2.2. Sources of Data

The following measures have been chosen for their excellent psychometric properties and ease of administration.
Structured Clinical Interview for DSM diagnoses (SCID) [40,41]. The SCID is a structured interview administered by trained clinicians to determine presence or absence of DSM Axis I clinical diagnoses and Axis II personality disorders. It is one of the most frequently used instruments to identify clinical and personality disorders in clinical research. In this study, the SCID was used to determine treatment eligibility and confirm presence of active SUD, ED, and the three PDs of interest. Presence of other concurrent Axis I and II disorders were also identified. In addition to the SCID, symptoms of SUD, PD and ED were assessed with the following respective instruments.
Beck Depression Inventory (BDI) [42]. The BDI is a 21-item self-report questionnaire which measures symptoms of depressed mood, including suicidal ideation, irritability, and anhedonia. Current severity of symptoms over the past week is assessed. Higher scores reflect greater severity of depression.
Beck Anxiety Inventory (BAI) [43]. The BAI is a 21-item self-report questionnaire which measures general symptoms of anxiety, including physiological responses. Current severity of anxiety over the past week is assessed, and higher scores reflect a greater level of anxiety.
Symptom Checklist-90-Revised (SCL-90-R) [44]. The SCL-90-R is a 90-item self-report symptom inventory that assesses psychopathology and measures current level of distress (over the past two weeks) on nine primary symptom dimensions and three global indices of distress. The dimensions include: Depression, Anxiety, Paranoid Ideation, Psychoticism, Interpersonal Sensitivity, and Obsessive-Compulsive. Higher scores reflect greater level of distress and psychological disorder.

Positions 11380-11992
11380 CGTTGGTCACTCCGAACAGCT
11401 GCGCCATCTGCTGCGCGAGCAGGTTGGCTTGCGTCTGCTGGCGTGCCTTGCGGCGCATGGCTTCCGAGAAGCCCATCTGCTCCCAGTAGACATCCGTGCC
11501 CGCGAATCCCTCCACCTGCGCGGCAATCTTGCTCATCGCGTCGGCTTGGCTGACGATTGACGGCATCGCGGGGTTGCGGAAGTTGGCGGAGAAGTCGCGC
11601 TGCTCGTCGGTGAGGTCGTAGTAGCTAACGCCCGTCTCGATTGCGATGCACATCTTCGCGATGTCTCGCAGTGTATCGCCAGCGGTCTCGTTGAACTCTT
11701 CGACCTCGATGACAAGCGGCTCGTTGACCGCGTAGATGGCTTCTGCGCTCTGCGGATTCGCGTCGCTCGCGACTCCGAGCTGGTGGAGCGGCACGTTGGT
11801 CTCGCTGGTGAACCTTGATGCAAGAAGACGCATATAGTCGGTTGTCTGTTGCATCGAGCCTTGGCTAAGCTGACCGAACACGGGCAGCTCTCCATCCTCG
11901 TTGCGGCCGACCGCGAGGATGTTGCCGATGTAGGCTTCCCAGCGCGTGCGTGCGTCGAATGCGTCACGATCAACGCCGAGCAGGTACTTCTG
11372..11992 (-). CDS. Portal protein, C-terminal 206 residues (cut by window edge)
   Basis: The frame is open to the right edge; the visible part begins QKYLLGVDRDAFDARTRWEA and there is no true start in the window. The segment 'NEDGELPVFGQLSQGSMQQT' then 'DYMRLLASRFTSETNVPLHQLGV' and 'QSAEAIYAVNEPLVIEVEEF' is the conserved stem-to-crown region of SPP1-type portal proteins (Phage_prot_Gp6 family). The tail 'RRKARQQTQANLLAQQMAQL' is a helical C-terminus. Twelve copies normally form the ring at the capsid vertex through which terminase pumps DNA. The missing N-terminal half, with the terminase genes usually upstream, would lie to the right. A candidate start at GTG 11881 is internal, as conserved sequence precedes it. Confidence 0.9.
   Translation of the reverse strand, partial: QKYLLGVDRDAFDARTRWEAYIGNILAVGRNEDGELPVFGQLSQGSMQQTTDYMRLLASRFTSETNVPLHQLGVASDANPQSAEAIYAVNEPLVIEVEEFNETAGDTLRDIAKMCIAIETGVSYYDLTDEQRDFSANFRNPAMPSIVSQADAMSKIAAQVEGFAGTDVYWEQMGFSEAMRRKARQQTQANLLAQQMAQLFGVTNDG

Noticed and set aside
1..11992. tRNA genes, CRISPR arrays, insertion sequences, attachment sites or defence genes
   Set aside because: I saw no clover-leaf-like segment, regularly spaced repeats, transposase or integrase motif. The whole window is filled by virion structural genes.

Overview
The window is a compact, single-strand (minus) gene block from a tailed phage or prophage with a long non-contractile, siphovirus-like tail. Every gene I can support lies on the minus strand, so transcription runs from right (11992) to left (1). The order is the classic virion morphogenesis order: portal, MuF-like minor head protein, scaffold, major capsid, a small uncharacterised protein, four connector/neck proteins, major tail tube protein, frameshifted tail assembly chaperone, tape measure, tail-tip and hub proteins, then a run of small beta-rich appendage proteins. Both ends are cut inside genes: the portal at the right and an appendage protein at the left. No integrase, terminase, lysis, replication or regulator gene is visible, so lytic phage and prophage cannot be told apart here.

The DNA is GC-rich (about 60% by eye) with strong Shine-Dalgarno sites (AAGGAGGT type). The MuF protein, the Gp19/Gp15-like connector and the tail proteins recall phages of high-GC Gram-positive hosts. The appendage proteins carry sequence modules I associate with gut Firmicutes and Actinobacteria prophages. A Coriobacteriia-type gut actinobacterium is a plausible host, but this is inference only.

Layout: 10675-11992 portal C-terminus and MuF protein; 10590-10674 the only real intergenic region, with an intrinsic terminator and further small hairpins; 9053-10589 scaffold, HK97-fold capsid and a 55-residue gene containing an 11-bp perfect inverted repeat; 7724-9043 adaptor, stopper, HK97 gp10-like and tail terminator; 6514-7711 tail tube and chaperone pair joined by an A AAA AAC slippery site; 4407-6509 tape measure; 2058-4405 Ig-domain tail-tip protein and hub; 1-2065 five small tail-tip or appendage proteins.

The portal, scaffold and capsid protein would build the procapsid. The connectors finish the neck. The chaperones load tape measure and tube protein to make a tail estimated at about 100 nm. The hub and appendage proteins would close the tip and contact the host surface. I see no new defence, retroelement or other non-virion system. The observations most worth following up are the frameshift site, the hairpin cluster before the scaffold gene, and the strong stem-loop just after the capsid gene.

Reflective Activity Scale (RAS) [45]. The RAS is a 39-statement inventory that assesses individual differences along a continuum ranging from being excessively preoccupied and inactive, to reflectively active, to thoughtlessly reactive or impulsive. The RA scale assesses the four dimensions of: (1) reflection, (2) action, (3) information gathering, and (4) over-absorption, with regards to facing problematic situations. Higher scores reflect higher tendency to reflect, take action, gather information, and be overly absorbed in the face of stressful situations.
Toronto Alexithymia Scale-20 (TAS-20) [46]. The TAS is a 20-item scale that assesses alexithymia or affective deficits on three factors: Difficulty in Identifying Feelings, Difficulty in Describing Feelings, and Externally-Oriented Thinking. A total score is also calculated. Scores range from 20–100. Scores of 61 or higher indicate alexithymia.
The Eating Disorder Inventory (EDI) [47]. The EDI is a 64-item self-report questionnaire which measures attitudes, feelings, and behaviours related to eight dimensions of eating disturbance: Bulimia, Perfectionism, Drive for Thinness, Interoceptive Awareness, Interpersonal Distrust, Ineffectiveness, Body Dissatisfaction, and Maturity Fears. Higher scores reflect greater disturbance on the eating dimensions.
Eating Disorders Examination (EDE) [48]. The EDE is a semi-structured interview which assesses rigidity and severity of symptoms on four attitudinal disturbances related to eating disorders: Restraint, Eating Concern, Weight Concern, and Shape Concern. A Global Index of Severity of symptoms is also determined. Higher scores reflect greater severity in eating disturbance.